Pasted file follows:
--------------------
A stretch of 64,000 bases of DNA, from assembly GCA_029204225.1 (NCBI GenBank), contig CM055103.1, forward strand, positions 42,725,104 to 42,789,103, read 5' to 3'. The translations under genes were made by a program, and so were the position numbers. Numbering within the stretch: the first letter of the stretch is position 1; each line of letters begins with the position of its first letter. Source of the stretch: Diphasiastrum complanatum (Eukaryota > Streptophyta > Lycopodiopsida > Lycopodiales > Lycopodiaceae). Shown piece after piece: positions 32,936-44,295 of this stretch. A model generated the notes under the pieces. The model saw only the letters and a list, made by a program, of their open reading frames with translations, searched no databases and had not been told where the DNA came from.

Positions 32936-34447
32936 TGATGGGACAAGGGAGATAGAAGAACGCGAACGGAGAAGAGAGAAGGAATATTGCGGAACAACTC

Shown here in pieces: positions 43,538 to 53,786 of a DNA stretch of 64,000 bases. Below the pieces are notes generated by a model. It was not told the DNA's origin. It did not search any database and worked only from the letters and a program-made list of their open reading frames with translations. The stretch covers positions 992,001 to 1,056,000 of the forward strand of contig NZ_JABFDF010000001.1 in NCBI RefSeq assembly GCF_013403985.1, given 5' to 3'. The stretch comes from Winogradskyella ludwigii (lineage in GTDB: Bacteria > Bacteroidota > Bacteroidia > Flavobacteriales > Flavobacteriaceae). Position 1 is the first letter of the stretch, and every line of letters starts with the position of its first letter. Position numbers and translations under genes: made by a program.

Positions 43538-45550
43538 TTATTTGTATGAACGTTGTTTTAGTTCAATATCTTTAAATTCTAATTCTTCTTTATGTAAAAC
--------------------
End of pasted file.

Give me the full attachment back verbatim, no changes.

A stretch of 64,000 bases of DNA, from assembly GCA_029204225.1 (NCBI GenBank), contig CM055103.1, forward strand, positions 42,725,104 to 42,789,103, read 5' to 3'. The translations under genes were made by a program, and so were the position numbers. Numbering within the stretch: the first letter of the stretch is position 1; each line of letters begins with the position of its first letter. Source of the stretch: Diphasiastrum complanatum (Eukaryota > Streptophyta > Lycopodiopsida > Lycopodiales > Lycopodiaceae). Shown piece after piece: positions 32,936-44,295 of this stretch. A model generated the notes under the pieces. The model saw only the letters and a list, made by a program, of their open reading frames with translations, searched no databases and had not been told where the DNA came from.

Positions 32936-34447
32936 TGATGGGACAAGGGAGATAGAAGAACGCGAACGGAGAAGAGAGAAGGAATATTGCGGAACAACTC

Shown here in pieces: positions 43,538 to 53,786 of a DNA stretch of 64,000 bases. Below the pieces are notes generated by a model. It was not told the DNA's origin. It did not search any database and worked only from the letters and a program-made list of their open reading frames with translations. The stretch covers positions 992,001 to 1,056,000 of the forward strand of contig NZ_JABFDF010000001.1 in NCBI RefSeq assembly GCF_013403985.1, given 5' to 3'. The stretch comes from Winogradskyella ludwigii (lineage in GTDB: Bacteria > Bacteroidota > Bacteroidia > Flavobacteriales > Flavobacteriaceae). Position 1 is the first letter of the stretch, and every line of letters starts with the position of its first letter. Position numbers and translations under genes: made by a program.

Positions 43538-45550
43538 TTATTTGTATGAACGTTGTTTTAGTTCAATATCTTTAAATTCTAATTCTTCTTTATGTAAAAC